Vietnam Devalues the Dong to Combat ‘Impact of International Markets’

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A bank employee counts dong notes in Hanoi in a file photo.
A bank employee counts dong notes in Hanoi in a file photo.

Vietnam devalued its dong currency on Thursday for the second time this year in a move that analysts said will benefit the country’s exporters, but also will drive up the cost of imports and lead to inflation in the one-party communist nation, where recent growth has done little to benefit the domestic economy.

On Thursday, the State Bank of Vietnam announced that it had lowered the average rate for the dong by one percent from 21,458 per U.S. dollar to 21,673, with a margin of 1 percent in trading, to “fulfill socio-economic targets and to cope with the negative impacts of international markets.”

The move marked the second devaluation of the dong this year, after the currency was weakened by one percent in January, and was widely expected after export-reliant Vietnam posted a trade deficit of U.S. $3 billion in the first four months of 2015, compared to a surplus of U.S. $2 billion a year earlier.

In December, State Bank governor Nguyen Van Binh announced that Vietnam would lower the dong by no more than 2 percent in 2015, but Hanoi-based economist Ngo Tri Long told RFA's Vietnamese Service that he expected a further devaluation before the year was through.

“For the time being, while the U.S. dollar increases against some other currencies, Vietnam’s economy remains dismal, with much difficulty in production,” Long said.

He noted that ANZ Bank expects the currency to slip to 22,050 per dollar by the end of 2015, bringing the annual depreciation to 3.1 percent from 1.4 percent a year ago.

“The State Bank deems altering exchange rates to be one of the policies used to stabilize the micro-economy. But, in reality, the experts in this field agree that a two-percent devaluation is not logical; some even expect the devaluation will reach four percent, not only 3.1 percent,” he said.

HSBC called the devaluation of the dong a preemptive measure to bridge Vietnam’s soaring trade deficit and to slightly curb the decrease of the country’s balance sheet.

The lender said the move was also necessary after Vietnam’s State Bank recently lost a significant amount of foreign reserves as it tried to meet an increasing demand for the U.S. dollar in the country due to an imports hike and capital drain.

Imports and exports

Vietnam's January-April exports rose 8.2 percent to an estimated U.S. $50.1 billion, while imports surged 19.9 percent, and the devaluation was viewed very differently by importers and exporters.

Me Le Ba Lich, chairman of Vietnam’s Animal Feed Association, slammed the second devaluation, citing country’s annual import of U.S. $4-5 billion in animal feed.

“The increase of the U.S. dollar will benefit exporters, but not importers—such as those of animal feed,” he said.

“It will affect the profits of people raising livestock. They have to import materials in U.S. dollars, so the goods will be more expensive, resulting in higher prices for finished products such as meat, eggs and milk … in Vietnam.”

Do Ha Nam, the chairman of an organization representing the top 20 Vietnamese coffee exporters, saw the devaluation of the dong as a benefit to both exporters and farmers.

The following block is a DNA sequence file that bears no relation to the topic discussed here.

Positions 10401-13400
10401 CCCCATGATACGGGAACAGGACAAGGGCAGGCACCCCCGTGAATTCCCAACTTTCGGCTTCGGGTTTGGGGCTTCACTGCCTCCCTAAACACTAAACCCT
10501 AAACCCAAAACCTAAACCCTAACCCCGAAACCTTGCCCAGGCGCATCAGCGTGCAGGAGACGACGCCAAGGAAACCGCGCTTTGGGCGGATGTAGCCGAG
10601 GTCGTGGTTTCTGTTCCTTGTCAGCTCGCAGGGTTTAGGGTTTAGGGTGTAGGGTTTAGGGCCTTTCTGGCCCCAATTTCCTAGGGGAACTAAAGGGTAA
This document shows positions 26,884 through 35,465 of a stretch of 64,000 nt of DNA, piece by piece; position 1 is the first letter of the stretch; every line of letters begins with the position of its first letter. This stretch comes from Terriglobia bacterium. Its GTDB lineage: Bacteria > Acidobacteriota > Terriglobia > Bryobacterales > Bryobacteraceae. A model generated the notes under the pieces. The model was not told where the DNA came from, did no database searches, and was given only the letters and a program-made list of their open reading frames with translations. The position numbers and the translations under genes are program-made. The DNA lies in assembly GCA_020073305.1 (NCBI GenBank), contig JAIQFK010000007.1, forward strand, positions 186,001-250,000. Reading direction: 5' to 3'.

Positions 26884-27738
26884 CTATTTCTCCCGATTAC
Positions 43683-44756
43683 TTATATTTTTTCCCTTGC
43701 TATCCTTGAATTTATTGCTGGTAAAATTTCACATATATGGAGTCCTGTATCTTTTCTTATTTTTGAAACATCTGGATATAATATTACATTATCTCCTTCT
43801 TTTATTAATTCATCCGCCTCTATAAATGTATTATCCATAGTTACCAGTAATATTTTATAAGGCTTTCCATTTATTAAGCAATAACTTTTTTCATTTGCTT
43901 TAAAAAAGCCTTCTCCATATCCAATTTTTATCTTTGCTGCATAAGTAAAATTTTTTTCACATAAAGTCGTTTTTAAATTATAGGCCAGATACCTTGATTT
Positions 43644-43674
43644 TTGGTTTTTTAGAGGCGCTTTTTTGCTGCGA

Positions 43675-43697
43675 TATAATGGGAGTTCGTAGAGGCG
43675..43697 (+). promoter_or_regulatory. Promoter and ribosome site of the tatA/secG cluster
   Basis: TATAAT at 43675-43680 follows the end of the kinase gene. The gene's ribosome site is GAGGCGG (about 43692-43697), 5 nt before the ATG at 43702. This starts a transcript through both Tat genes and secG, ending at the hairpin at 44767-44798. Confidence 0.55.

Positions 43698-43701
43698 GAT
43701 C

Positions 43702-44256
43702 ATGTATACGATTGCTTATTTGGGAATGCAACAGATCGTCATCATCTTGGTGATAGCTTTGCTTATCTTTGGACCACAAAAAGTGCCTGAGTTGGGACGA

“In fact, the exporters have been waiting for the decision, even though a one-percent devaluation is not very much—but it provides an incentive to some extent [for buyers],” he said.

“It seems that other countries exporting similar commodities as Vietnam have made large devaluations of their currencies to compete with Vietnam’s prices. This problem has made Vietnam’s basic export quantities decrease due to competitive prices since the beginning of the year.”

Nam said farmers would also benefit from being able to slightly raise their prices.

“If exporters still assure a profit for farmers, they would ask for the benefit margin, and it would surely go to the farmers,” he said.


While those in Vietnam’s banking circles and business paid close attention to the devaluation, Long said that the general public—which showed the least interest in the move—would be the ones most affected by it.

“Local prices reflect purchasing power inside and outside of the country. Outside purchasing power is determined by the exchange rate, while inside the country it is the prices,” he said.

“These two issues have close relationship … when the dong loses its value, it will surely impact inflation in Vietnam, which often sees an import surplus. Import prices increase, adding to cost and making local prices higher. When prices increase and the income of laborers does not, their lives are affected.”

Vietnam’s GDP growth reached an estimated 5.98 percent in 2014—its highest rate in three years—on the back of rising exports, while inflation slowed to 4.09 percent, according to official figures.

But success in the export market has done little for the country’s domestic economy, which has been weighed down by problems in the banking sector and inefficient state-owned companies.

With the dong strong against the dollar, Vietnam’s government has decided to pursue a policy of devaluing it slowly at acceptable rates.

But economists warn that maintaining a stable exchange rate by administrative order will distort the currency market, affecting exports and requiring the use of foreign reserves to curb the rate.

Reported by Tien Nguyen for RFA’s Vietnamese Service. Translated by Gia Minh. Written in English by Joshua Lipes.





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